Actually I found the surf genre later by way of Laika & the Cosmonauts. They gave me an example to make my own shameless guitar tunes without any restrictions, but with a great sense of humor. They also provided me with a distinction between sparkly Fender and shabby Vox tube amplifiers... was the British or American sound the ideal? They’re an example of surf band with Rautalanka roots.

mwe3: I wanted to ask you about the name of the band. Eldanka is an interesting band name.

Mika Jämsä: The name Eldanka? There are two little Joldanka lakes in the Republic of Karelia, Russia, and there were battles there between Finns and Russians during the Second World War. Finnish soldiers wrongly read the Cyrillian spelling from the Russian map, and the Finnish counter word of Joldanka is Eldanka. I only have Finnish map with Finnish names. You can also search Joutanki lakes or Eldanka lakes. When we read the original Russian name and cyrilic letters ”wrong” we get Eldanka. Also Spanish words contain an ”El”, and that’s another link to a surf genre.
There’s also a wartime hit tune regarding the events in Eldanka Lake. Finnish folk music and therefore, the Rautalanka genre have lots of influences from Russian romantic folk melodies. (see here and here)

mwe3: Eldanka and other Finnish instro bands combined both what is usually called instrumental surf-rock with the Finnish ‘Rautalanka’ sound.

Mika Jämsä: The first influences and examples of instrumental rock music came here in the 1960s from our neighbors Sweden and other Nordic countries. They played international hit tunes from the UK and USA. Also, the first way to hear foreign music was on radio. Finland was a part of Russia during the 19th century. Many Finnish and Russian folk songs are recorded as Finnish Rautalanka versions. In spite of fighting against the Soviet Union there were a lot of influences and links to our own music. Bands took wartime accordion hit waltzes in a minor key and played it with a rapid beat or twist and also folk songs were played. Familiar tunes were the way to make the Finnish hit list in the early years. But the Finnish oddity and a major difference between Swedish or American surf music is that we play almost anything in a minor key and major keys feel nothing less than frivolous. Finnish Rautalanka bands concentrate on playing, not smiling. But if you once raise your feet or guitar necks simultaneously, the audience will be enthralled. Some bands have recently found that sunglasses, supposing they’re very hot, covers their identity when they smile.

mwe3: Can you tell non-Finns what Rautalanka is and how Finnish traditional music, folk, jazz and classical influenced your composing?

Mika Jämsä: In my music you can hear all the music styles I’ve gnawed on. I try to do music I’d like to listen myself. The only restriction is that it's played by the simple traditional vintage instruments. Instrumental music melodies must be interesting and everything has to support that. Certainly we try to arrange pieces that are interesting to play.

mwe3:Were you influenced by the late great Finnish composer Pekka Pohjola who was the greatest of the 20th century jazz-rock composers in Finland? I was lucky enough to meet and work on several album releases by Pekka Pohjola.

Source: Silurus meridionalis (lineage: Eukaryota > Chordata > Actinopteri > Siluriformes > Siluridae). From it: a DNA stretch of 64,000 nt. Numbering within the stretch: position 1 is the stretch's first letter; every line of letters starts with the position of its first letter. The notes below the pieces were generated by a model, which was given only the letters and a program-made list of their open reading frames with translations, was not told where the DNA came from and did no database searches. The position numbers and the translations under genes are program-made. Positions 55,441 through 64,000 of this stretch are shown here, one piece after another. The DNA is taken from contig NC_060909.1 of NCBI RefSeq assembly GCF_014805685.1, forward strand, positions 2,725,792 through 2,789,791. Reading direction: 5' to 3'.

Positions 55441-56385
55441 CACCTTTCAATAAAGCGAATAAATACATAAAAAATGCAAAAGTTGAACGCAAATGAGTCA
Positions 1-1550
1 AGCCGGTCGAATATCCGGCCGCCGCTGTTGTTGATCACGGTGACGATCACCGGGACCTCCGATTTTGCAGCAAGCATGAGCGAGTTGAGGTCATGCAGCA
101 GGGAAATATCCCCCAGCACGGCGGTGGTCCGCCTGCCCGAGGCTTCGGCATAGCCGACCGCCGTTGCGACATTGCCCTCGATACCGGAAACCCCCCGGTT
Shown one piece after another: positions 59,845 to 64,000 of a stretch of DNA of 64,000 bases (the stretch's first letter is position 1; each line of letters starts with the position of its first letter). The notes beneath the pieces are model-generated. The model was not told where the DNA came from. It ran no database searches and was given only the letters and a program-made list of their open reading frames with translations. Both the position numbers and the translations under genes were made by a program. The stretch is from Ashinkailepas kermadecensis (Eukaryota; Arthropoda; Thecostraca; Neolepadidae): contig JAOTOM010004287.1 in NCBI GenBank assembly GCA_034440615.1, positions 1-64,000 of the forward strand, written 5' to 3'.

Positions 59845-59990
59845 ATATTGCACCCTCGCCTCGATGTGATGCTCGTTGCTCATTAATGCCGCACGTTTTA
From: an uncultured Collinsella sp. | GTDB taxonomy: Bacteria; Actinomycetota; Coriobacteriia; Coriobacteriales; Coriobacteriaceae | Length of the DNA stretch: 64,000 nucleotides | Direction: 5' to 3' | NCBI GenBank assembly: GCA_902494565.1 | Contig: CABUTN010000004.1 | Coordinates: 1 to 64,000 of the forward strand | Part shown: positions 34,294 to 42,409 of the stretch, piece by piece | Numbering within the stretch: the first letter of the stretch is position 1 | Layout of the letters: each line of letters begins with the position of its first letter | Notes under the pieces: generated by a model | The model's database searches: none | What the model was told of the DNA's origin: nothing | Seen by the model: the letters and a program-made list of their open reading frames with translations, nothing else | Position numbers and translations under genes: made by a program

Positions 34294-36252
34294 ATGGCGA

Mika Jämsä: Pekka Pohjola uses themes from Finnish nature and fauna so the music is progressive rock or jazz with Finnish elements. While Sibelius was the first Finnish composer making identifiably, unique Finnish music, Pekka did the same in jazz-rock genre. Are we executing that with our genre? Well, maybe we at least try. Our second album compared to the first one has more elements from folk music. But while Pekka operated more in the genre of jazz, free rhythm and like dissonating harmony, I try to avoid too many aversive colors. We want to keep things simpler and stay close within the loose template of traditional guitar instros. We have quite a little space for improvising, but that helps us to replicate the tunes at gigs we don’t have so often. In spite of that, players say our pieces are not easy and they have lots of detail. I’m not a virtuoso and it takes time to keep myself in a satisfying shape.

mwe3: How did this latest incarnation of Eldanka come together and can you compare the band on Rusty Treasures with the band that recorded Twangin’ Tritones back in 2010? I’m glad you got to follow up that amazing album with this even cooler sounding album.

Mika Jämsä: The first Eldanka was a combination of members who lived in places nearby. I composed a couple of tunes and made a demo with a drummer. When I got a gig we needed other members. The bass player Mauri actually started from scratch and rhythm guitarist Miika was almost underage. We operated a few years, very successfully, but a couple of members moved after work elsewhere having very different timetables. I had a full album of material ready for many years but we didn’t even manage to make the
rehearsals. Although the band was perfect, the only way to go forward was to replace members.

I found new guys for the band from my workplace, Kaustinen music college. They were teaching instruments but didn’t have too many other projects. They were eager to join the group and everything has been easy and straightforward. The thing that unites us is that we collect and invest in stylish vintage equipment from the ”Beatles period”.

mwe3: How about amps you prefer?

Mika Jämsä: In the days of our first release, I owned a Fender Vibrolux Reverb amp and the first Eldanka album, Twangin' Tritones is played with that instead of Vox AC30 I normally play with. I just plugged in the guitar in and echo comes from the software. That doesn’t satisfy me ’cause it should have been done with traditional way with tape echoes.